EMD Relative weekly notes
Week Ending August 19, 2016
We believe that one of the difficulties with employing simple arguments to posit that emerging markets have run too fast--or whether emerging markets have much more upside--is that we are in an era where historical comparisons largely lack relevance. With approximately $13 trillion in government debt trading at negative rates1, determining what “risk” is and what “rich” is have become exercises without comparative anchors. Nevertheless, the answers we read on Wall Street research still cling to the traditional concepts of comparisons between other periods of relative historical exuberance. We don't have a solid metric, but we suspect that historical comparisons will lead investors astray.
Without those valuation anchors and an ability to determine with confidence overall market valuation metrics, we think that following the historically reliable indicators that have been well correlated with investor returns remains our best investment path. Those indicators currently remain positive.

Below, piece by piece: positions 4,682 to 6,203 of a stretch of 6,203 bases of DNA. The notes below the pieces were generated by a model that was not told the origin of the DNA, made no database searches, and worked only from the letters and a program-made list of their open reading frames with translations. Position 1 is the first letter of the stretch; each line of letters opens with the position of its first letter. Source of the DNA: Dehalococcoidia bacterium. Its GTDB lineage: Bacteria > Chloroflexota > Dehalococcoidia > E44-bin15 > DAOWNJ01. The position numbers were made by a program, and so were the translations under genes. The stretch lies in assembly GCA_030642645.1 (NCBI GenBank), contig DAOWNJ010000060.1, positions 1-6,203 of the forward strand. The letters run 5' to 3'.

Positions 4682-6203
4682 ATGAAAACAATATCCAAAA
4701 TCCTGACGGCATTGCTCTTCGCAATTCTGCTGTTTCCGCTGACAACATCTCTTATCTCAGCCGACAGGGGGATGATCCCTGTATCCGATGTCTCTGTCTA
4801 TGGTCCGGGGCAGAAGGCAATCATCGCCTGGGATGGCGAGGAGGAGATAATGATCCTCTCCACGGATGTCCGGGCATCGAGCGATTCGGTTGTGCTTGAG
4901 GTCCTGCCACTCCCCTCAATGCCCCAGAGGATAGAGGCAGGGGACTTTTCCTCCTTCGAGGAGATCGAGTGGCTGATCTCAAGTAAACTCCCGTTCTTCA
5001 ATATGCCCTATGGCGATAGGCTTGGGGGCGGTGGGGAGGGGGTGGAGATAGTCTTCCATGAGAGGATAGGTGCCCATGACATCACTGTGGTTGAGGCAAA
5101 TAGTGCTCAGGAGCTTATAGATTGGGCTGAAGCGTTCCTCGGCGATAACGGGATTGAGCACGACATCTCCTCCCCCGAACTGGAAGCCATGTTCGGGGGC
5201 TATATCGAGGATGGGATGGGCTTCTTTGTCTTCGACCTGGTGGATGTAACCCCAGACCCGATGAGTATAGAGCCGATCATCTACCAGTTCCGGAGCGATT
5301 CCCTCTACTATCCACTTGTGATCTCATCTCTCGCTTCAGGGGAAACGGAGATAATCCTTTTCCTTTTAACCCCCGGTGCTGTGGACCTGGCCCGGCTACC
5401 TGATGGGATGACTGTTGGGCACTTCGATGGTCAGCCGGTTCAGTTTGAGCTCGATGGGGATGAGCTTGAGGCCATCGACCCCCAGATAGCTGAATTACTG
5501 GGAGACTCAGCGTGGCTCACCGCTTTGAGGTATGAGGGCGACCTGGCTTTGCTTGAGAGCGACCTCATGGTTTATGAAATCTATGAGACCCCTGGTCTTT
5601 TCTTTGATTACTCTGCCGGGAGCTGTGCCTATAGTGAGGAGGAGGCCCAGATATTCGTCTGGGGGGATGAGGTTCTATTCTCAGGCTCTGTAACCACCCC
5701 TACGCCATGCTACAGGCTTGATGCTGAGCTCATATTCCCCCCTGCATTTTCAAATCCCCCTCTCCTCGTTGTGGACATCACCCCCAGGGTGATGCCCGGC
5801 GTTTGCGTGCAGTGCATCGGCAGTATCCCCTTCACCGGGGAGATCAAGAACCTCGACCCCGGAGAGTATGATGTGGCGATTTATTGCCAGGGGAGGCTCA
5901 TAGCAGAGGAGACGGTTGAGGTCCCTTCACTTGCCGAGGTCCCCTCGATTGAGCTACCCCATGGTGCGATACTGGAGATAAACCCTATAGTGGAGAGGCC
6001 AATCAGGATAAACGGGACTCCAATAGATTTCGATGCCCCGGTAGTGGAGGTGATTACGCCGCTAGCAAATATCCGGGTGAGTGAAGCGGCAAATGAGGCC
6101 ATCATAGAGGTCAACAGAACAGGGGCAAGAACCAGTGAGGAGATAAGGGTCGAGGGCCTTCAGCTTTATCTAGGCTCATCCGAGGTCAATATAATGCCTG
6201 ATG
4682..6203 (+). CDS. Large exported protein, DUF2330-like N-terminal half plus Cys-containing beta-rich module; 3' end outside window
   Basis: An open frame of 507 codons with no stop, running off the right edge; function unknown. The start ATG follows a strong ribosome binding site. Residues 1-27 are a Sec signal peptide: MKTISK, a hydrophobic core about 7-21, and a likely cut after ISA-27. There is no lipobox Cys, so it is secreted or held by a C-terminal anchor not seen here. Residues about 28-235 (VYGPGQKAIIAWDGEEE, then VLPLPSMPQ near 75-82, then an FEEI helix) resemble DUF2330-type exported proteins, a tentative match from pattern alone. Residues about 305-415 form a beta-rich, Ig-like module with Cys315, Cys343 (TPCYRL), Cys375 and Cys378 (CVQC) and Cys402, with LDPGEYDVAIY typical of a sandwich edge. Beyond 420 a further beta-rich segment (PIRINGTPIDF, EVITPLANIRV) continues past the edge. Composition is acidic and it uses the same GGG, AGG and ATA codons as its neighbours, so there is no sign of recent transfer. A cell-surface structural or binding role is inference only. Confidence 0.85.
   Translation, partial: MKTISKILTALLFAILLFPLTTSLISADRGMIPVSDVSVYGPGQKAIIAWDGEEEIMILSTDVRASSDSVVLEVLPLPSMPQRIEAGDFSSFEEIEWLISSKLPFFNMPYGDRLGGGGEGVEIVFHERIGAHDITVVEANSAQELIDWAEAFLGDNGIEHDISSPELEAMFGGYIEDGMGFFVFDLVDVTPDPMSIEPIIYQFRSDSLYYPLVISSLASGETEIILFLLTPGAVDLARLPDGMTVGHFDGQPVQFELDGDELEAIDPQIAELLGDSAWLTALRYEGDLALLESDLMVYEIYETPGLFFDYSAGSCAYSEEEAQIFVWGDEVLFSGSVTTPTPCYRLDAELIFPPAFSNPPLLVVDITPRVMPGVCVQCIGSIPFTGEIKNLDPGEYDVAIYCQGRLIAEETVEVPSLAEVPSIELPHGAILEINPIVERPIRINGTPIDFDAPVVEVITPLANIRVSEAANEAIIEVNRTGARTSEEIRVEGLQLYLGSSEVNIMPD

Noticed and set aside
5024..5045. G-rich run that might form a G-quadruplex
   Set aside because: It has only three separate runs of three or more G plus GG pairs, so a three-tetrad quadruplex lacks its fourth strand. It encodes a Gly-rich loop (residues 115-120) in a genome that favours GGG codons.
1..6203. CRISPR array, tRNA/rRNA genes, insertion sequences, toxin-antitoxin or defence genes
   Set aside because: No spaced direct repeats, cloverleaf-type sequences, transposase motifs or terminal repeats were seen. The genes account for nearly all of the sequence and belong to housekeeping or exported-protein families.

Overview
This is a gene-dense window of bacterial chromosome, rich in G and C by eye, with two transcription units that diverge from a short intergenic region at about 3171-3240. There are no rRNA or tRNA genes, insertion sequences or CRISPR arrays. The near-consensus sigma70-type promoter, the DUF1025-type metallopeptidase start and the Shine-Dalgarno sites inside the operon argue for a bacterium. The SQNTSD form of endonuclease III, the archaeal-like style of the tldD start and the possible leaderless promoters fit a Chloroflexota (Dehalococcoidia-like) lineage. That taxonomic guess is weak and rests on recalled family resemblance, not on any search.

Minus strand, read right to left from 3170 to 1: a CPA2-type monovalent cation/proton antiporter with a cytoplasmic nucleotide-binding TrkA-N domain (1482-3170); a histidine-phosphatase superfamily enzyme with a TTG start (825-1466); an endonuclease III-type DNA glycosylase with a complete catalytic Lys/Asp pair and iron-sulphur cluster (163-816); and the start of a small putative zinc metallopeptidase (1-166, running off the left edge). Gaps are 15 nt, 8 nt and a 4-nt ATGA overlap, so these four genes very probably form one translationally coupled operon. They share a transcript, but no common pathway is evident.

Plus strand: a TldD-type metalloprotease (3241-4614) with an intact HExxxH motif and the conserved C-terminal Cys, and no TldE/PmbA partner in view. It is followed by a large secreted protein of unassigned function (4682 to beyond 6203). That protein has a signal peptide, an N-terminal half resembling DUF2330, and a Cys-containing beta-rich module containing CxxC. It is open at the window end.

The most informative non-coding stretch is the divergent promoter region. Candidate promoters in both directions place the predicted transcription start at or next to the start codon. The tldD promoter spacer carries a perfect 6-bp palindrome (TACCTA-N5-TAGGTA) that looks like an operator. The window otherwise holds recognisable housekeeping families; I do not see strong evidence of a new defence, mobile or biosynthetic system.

The key reason for that view is the stance of developed market central banks. The commitment to asset purchases remains intact at the Bank of Japan (BOJ), the European Central Bank (ECB), and the Bank of England. With so much debt subject to purchase by a price-insensitive buyer with an unlimited balance sheet, valuations seem to matter less than detecting whether those commitments are beginning to flag and if those central banks are returning to a more traditional policy framework. There is no sign of this development, primarily because those policies continue to show no convincing signs of producing results in the form of economic growth.
The exception of course is the Fed, which continues to jawbone markets when rate hike expectations sink too low and asset prices rise too high, too fast. The past week was a good example when one Fed governor stated that September was still possible for a rate hike, and at least one hike this year was suggested. Rate hike probabilities predictably rose, but the US dollar remained relatively unaffected. The chart below shows the last 10 trading days for the dollar, without a whole lot of volatility or a meaningful trend change to stronger levels.
We suspect that the market's sensitivity to such pronouncements is waning. The dollar remaining stable-to-weaker has historically been a very benign environment for emerging markets. Thus, we see little reason to guess that that environment will turn around in the absence of observable evidence.